Adopting a DevOps platform won’t just improve release times – it also provides an opportunity to rethink traditional roles, particularly on the ops side. Our 2020 Global DevSecOps Survey shows that all DevOps roles are changing, but that was especially true in operations. Ops pros told us they were taking on new responsibilities including cloud and infrastructure management, while devs were busy provisioning and maintaining their own environments. Some organizations are going further and creating a DevOps platform team to help with the unique challenges of advanced DevOps.
Here’s a look at why, and how this cutting-edge team could fit into a DevOps organization.
Less is certainly more when it comes to a DevOps platform; it brings all the steps necessary to build, release, and secure software together in one place and ends the toolchain “tax.” The platform can serve up advanced technologies from Kubernetes to microservices and infrastructure as code (IaC), and as such, it needs an owner. In the past, a site reliability engineer (SRE) might have been tasked with some of those responsibilities, but today some organizations are looking to hire DevOps platform engineers in order to create a DevOps platform team.
Not every company with a DevOps platform will need a team, however. An organization without legacy systems might not need this level of focus on infrastructure, while one with both cloud and on-premises data centers will likely want extra help supporting all the moving parts.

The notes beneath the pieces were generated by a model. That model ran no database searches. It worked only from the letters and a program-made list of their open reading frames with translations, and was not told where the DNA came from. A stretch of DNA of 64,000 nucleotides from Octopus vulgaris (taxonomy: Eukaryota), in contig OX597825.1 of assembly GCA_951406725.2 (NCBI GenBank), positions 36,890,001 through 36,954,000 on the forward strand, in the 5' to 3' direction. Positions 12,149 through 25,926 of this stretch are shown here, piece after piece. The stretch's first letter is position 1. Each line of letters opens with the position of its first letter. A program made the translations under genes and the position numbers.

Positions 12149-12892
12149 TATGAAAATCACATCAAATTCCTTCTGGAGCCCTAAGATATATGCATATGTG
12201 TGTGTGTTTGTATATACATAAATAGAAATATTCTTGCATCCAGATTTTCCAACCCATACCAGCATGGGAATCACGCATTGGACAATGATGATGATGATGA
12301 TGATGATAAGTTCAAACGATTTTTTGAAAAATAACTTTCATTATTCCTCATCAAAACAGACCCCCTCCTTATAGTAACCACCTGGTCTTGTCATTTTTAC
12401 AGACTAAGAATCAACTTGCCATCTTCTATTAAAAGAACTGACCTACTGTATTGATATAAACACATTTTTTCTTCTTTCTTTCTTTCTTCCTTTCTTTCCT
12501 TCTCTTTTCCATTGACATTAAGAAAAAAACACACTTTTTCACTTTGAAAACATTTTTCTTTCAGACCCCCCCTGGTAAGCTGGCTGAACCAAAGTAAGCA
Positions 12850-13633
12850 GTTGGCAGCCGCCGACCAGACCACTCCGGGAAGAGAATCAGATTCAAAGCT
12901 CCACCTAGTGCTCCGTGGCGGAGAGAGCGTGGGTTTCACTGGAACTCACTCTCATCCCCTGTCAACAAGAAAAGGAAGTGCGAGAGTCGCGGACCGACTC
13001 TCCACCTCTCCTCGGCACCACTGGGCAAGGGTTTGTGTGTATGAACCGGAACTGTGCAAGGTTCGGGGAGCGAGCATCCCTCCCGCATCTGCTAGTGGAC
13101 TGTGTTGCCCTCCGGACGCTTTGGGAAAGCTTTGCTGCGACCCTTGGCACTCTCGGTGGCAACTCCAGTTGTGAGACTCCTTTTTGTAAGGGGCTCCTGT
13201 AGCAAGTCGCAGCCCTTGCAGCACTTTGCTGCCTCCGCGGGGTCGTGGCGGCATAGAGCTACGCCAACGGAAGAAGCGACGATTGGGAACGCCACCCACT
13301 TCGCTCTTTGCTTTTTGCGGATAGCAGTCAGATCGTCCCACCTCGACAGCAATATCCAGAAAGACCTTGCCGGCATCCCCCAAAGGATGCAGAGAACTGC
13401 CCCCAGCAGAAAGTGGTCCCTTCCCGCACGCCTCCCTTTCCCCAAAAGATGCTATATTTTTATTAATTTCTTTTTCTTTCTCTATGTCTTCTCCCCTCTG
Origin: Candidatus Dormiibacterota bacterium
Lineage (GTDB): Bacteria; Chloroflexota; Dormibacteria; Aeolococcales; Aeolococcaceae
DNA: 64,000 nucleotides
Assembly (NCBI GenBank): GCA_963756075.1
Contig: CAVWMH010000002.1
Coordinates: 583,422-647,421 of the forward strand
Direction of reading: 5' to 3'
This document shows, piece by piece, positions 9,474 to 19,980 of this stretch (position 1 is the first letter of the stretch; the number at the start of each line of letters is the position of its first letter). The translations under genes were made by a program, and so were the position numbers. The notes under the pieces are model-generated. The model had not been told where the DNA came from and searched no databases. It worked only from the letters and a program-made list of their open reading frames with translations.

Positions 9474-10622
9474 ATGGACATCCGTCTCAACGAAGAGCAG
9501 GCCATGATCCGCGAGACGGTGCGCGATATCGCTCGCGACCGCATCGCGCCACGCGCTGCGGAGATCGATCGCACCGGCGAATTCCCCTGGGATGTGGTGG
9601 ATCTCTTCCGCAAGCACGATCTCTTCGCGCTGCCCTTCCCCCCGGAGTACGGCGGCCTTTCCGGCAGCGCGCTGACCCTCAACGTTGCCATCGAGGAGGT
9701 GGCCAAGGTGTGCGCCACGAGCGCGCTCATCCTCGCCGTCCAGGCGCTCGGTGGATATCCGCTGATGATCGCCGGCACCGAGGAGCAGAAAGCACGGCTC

If you’re not sure, ask this simple question: Do you have a system for hosting websites? If the answer is no, a DevOps platform team might be the right choice for you.
At its heart, a DevOps platform team will free ops (and devs for that matter) from the complex and sometimes messy struggle to support the infrastructure. The goal is, of course, to offer as much self-service as possible for dev and ops, which means a streamlined and less touchy experience. A DevOps platform team can “tame the beast,” making it possible for devs to do push-button deployments without any extra involvement.
A DevOps platform team will likely take full advantage of infrastructure as code so manual interventions aren’t required. Devs will benefit from an API-interface that will allow them to do their jobs without actually having to understand how the infrastructure is created.
For some organizations, a DevOps platform team is a way to maximize engineering efficiency, and for others it allows for a focus on best practices, an end to ad-hoc platform “volunteer managers” who won’t have a broad view of team goals, and an increase in business agility.
A platform engineering team is an extension of a DevOps team, not a replacement for it. Some practitioners warn of the risks of accidentally creating a secondary DevOps team while trying to create a platform team.
Also, it’s important to keep in mind that a platform engineering team needs a broad set of skills ranging from security to Linux to Kubernetes and of course soft skills like communication and collaboration. A DevOps platform team should be laser focused on infrastructure, not product development.
Done correctly, a highly-skilled DevOps platform team will allow the DevOps team to be more efficient.
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